Culture month exposed Zim’s rich, diverse cultural heritage: EU

Visual artists holding certificates posing for a photo with EU ambassador to Zimbabwe, Jobst von Kirchmann (fourth from right) at the ceremony

EUROPEAN Union (EU) ambassador to Zimbabwe, Jobst von Kirchmann has said the just-ended Culture Month commemorations exposed Zimbabwe’s rich and diverse cultural heritage.

Von Kirchmann made the remarks over the weekend as the guest of honour at the belated Culture Month commemorations at the National Gallery of Zimbabwe (NGZ) in Harare.

The Culture Month closing ceremony brought to an end cultural events which were spread across the country’s 10 provinces.

This year’s Culture Month was commemorated under the theme United in Diversity-Promoting Diversity, Unity and Peace.

Culture Month, celebrated from May 1 to 31, is an extension of World Day Cultural Diversity for Dialogue and Development commemoration which is celebrated on May 21, a date that was set aside by the United Nations Educational, Scientific and Cultural Organisation following the Universal Declaration on Cultural Diversity in 2001.

“The Zimbabwean sculptures have grown in international popularity. Shona sculptures are everywhere, you find them at airports, in parks, galleries and you find them also at such a remote place, they travel everywhere,” he noted in his closing remarks.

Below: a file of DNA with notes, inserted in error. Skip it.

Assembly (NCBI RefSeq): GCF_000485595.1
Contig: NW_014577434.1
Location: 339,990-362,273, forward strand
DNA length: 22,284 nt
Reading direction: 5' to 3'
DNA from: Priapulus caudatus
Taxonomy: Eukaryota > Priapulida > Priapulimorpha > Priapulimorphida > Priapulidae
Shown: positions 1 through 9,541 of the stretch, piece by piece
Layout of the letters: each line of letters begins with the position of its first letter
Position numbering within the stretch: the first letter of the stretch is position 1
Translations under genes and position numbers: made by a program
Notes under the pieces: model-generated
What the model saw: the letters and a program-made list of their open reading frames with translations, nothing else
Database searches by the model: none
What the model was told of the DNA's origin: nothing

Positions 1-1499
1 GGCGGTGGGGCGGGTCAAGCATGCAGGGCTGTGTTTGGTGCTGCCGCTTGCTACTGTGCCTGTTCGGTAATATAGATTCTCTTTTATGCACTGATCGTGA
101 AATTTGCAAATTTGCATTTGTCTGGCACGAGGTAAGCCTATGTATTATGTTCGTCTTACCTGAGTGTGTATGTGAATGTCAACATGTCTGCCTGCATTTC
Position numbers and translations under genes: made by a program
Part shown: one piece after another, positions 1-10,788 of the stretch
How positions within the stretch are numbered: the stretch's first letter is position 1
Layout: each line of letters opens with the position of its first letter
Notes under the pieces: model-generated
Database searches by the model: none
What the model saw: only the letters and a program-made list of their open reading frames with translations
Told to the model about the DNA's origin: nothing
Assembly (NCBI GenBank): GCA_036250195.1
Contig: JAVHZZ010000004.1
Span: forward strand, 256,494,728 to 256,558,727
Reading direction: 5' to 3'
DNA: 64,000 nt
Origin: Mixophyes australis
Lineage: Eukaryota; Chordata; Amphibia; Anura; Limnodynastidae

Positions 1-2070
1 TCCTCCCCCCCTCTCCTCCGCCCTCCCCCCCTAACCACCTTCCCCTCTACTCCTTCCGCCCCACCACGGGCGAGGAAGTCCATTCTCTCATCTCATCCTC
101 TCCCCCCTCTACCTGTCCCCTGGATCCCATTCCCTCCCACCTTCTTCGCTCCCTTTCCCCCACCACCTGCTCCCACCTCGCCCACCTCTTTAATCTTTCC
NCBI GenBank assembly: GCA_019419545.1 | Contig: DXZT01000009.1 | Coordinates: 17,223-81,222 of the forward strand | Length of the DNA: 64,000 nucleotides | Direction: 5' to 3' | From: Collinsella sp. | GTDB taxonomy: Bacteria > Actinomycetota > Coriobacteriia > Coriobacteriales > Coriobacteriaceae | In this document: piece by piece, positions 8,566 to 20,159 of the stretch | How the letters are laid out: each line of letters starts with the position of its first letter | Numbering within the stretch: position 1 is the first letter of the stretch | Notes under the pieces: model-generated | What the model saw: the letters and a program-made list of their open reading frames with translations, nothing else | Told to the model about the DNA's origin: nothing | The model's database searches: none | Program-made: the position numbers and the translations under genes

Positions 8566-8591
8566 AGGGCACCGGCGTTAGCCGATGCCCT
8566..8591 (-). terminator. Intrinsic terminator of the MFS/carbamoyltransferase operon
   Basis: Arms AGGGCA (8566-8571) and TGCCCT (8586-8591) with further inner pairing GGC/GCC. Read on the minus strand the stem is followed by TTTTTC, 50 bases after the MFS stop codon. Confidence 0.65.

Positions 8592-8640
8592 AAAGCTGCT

“(Of course, the sculptures are artworks), but then also, I think they carry something with them, that is Zimbabwe and the people of Zimbabwe. So, I believe the sculptures are more than sculptures, are more than art, they are more than culture, they are a symbol of Zimbabwe.” 

He said the EU was immensely grateful to the creatives, artists, cultural institutions and all those who contributed their passion, talent and expertise to the resounding success of Culture Month.

“Culture Month 2023, indeed, presents a fascinating adventure, as NACZ [National Arts Council of Zimbabwe] and the EU are ‘united in diversity’ to realise a vision of varied events nationwide, incorporating a mosaic of cultures. Zimbabwe is so rich in a variety of cultures,” he noted.

“I hope that the spirit of Culture Month will continue to inspire us all and that we will continue to work together to promote cultural diversity, unity and peace.”

The EU has had a long-standing commitment to support Zimbabwean culture. Earlier this year, it launched the Creative Actions II project, committing €2,06 million over 36 months through the Culture Fund of Zimbabwe Trust.

In June, 42 exceptional projects by Zimbabwean artists were awarded grants worth US$748 588 as part of the first round of the Creative Actions II project.

In the spirit of the country’s National Development Strategy 1, Creative Actions II is funding innovative artistic and cultural expressions, empowering civil society, promoting gender equality and women’s empowerment and providing training and skills development programmes to arts and culture practitioners.

Speaking at the same event, Youth, Sport Arts and Recreation permanent secretary Thokozile Chitepo said the month-long cultural diversity celebration had enabled the nation to be socially integrated and courteous to each other, while living in peace and harmony.

“My ministry is pleased that the National   of Zimbabwe and European Union partnership supported the hosting of the National Culture Month launch, which saw a crowd of over 10 000 participants attending the event in the Chief Siansali area in Binga,” she said.

“The event was one of the biggest Culture Month national launches to date, and we are pleased that the President of Zimbabwe, Emmerson Dambudzo Mnangagwa, who was the guest of honour, re-affirmed government’s commitment and support for the Cultural and Creative Industry (CCIs) in Zimbabwe with his attendance.